SP: What precipitated the decision to go ahead with it now, and stick with online rather than open the physical store?
Ruddell: It started to feel like no matter what we would have to be online. People are not going to want to go thrift shopping. Even when this is all over it’s going to be a while before it feels really comfortable to go out to a store and spend a lot of time there, rooting through other people’s stuff. There are other stores like us around the country, and I was watching what they were doing, and it seemed like there were good models out there for going online and getting our cool stuff to customers without having too many people in the physical store. Art is essential, there’s still a climate crisis going on, so we still want to keep stuff out of the trash and provide people with affordable art supplies and other supplies for their crafts, business, and education.
SP: It looks like you’re adopting a similar model to Art Coop, in that you’re selling kits, is that where your head was?
Ruddell: It’s such a “browsy” store, and there are a million little things, so we decided we were going to take advantage of our knowledgeable staff to help choose things for customers. We were already doing collage kits, so we just beefed them up and made them huge. They were already a good seller, and we have a lot of that stuff on hand. Scrap Exchange in Durham, North Carolina has a personal shopper service, and it’s really cool [so that’s what The Idea Store is doing]. It’s $25 all inclusive: for the service, $15 worth of merchandise, and ding dong ditch delivery. Then you can get on the phone or text or FaceTime, show pictures, and get exactly what you want. It’s cheaper and faster to have us choose stuff, so we want to make that an option. We have good taste. We also understand that part of the fun of The Idea Store is getting to choose stuff for yourself that’s unique.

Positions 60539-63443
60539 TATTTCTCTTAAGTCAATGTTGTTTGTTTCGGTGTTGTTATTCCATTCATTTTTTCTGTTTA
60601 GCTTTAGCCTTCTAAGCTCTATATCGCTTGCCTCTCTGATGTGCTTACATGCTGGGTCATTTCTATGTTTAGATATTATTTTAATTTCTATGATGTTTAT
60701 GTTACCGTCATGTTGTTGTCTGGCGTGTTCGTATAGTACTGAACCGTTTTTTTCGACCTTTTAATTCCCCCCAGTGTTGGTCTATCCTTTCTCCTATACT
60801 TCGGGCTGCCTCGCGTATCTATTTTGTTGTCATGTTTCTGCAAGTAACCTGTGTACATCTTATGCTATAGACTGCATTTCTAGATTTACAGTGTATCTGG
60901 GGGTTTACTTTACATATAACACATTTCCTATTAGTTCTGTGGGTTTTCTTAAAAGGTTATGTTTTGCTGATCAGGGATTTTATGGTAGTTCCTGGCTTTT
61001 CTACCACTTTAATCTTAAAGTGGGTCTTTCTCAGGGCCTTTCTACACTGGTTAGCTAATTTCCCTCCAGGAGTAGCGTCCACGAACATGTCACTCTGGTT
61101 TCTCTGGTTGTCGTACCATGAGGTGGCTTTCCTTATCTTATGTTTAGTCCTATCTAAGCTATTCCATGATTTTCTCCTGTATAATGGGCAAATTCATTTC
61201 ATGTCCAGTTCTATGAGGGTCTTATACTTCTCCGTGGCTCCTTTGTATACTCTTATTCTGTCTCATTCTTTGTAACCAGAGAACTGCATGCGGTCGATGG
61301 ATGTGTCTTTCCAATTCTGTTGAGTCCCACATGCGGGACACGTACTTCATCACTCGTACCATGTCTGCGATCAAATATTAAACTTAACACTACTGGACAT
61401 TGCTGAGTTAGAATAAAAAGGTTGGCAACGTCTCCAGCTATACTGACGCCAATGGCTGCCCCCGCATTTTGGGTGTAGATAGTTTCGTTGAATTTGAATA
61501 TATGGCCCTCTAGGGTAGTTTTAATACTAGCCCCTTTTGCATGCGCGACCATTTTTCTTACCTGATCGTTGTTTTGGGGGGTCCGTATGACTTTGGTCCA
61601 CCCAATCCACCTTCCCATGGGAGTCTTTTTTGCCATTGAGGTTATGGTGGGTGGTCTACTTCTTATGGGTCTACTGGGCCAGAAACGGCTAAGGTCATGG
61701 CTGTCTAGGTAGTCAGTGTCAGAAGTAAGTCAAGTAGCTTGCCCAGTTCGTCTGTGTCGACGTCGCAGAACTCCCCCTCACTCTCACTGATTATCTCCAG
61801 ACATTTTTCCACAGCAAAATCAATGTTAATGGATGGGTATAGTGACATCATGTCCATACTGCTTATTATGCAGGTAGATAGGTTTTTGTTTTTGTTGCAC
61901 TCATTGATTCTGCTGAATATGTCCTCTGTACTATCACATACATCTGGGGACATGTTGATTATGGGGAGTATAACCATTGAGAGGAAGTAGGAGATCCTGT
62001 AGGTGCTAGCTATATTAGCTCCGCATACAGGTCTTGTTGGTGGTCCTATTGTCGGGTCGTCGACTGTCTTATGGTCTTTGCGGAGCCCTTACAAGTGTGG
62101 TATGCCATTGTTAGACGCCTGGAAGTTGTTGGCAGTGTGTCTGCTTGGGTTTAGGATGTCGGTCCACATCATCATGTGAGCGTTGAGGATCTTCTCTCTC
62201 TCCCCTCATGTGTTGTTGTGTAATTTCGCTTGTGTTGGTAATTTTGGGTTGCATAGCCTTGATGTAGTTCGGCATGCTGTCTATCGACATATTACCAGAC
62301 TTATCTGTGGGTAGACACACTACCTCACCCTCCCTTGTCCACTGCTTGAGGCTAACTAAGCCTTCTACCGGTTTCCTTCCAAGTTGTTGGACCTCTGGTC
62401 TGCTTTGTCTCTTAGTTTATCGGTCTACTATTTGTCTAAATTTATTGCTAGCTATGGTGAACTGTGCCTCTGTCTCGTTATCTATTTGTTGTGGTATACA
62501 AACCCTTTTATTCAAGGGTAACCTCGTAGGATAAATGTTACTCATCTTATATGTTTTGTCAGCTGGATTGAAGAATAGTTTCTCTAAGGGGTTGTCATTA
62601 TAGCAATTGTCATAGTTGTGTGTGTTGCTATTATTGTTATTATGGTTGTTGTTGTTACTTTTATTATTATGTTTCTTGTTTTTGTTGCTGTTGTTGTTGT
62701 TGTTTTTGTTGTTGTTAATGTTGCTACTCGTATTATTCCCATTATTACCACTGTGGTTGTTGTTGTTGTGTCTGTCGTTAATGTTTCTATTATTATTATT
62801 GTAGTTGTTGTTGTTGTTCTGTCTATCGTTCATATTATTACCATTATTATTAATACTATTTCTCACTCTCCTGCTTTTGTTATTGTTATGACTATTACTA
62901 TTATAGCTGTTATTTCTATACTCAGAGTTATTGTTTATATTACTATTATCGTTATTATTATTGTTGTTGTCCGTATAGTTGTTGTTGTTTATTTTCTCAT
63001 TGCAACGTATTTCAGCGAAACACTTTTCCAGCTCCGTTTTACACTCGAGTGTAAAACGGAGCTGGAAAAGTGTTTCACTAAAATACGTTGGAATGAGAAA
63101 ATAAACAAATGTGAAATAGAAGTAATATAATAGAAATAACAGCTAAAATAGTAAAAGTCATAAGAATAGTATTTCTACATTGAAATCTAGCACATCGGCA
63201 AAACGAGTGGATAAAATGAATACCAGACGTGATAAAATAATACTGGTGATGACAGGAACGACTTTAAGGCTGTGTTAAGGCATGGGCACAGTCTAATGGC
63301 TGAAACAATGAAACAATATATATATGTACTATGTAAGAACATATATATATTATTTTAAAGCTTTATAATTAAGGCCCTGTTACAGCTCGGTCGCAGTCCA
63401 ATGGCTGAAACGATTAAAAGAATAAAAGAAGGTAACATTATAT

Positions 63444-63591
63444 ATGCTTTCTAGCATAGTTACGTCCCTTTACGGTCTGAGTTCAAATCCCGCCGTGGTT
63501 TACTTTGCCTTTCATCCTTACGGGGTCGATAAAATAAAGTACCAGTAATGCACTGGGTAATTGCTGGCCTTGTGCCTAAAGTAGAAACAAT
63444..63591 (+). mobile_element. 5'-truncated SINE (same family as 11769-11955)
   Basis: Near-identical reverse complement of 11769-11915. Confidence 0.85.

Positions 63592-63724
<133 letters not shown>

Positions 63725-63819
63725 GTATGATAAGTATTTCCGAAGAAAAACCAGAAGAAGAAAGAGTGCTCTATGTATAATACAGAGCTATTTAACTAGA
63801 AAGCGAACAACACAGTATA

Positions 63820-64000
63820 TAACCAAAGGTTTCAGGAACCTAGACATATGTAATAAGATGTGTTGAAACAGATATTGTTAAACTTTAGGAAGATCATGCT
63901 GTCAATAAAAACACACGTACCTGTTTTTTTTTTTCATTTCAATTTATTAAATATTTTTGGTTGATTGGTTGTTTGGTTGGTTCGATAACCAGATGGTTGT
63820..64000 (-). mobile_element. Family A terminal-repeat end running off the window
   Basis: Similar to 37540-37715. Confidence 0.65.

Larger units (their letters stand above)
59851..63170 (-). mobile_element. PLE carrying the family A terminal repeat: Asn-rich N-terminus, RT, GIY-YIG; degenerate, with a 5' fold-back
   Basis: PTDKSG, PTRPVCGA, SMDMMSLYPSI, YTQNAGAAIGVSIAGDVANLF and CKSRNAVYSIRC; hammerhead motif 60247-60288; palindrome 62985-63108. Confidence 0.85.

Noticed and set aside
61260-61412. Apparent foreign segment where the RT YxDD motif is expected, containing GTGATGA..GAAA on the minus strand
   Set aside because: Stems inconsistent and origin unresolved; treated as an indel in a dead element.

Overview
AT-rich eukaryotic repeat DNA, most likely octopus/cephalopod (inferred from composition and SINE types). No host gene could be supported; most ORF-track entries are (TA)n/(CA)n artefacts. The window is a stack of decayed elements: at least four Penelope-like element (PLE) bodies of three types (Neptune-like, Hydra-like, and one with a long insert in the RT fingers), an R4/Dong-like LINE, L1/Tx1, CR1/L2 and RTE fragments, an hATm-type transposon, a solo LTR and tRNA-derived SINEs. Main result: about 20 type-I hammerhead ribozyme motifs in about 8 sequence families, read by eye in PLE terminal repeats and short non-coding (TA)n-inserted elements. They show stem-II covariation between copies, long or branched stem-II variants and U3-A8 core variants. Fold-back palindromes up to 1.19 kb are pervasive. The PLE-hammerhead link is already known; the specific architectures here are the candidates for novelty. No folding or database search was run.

SP: It’s hard to plan for the future, but what do you hope for the future of The Idea Store.
Ruddell: There’s a lot of small things I hope for the future. I hope we can re-open the store physically and feel safe about it and have it be cost effective. It takes away some of the magic to order online. Bigger picture: it’s hard to talk about anything right now and not talk about racism. How does a business like ours make anti-racist efforts. That’s something I’m trying to work on in the background with our team. We’re historically super-white. I don’t want that to be true. We haven’t made any kind of a statement – the main thing we’ve done so far is donate sign-making materials. It’s impossible not pay attention to it and examine our own prejudices and ways that we are running our business.
SP: Anything else you want to share?
Ruddell: I should definitely shout out one of our board members, Natalie Kenny-Marquez who runs Grow Marketing, and who built our website for us. It has made all of what we’re doing now possible. I could not have done it, and definitely not with the speed with which she did it.
Also, we want to see everybody soon, but be safe about it too.
The Idea Store is also taking donations by appointment on Thursday, Friday, and Saturday. There is a two box limit, and it’s a no contact donation. You can sign up for a time slot here.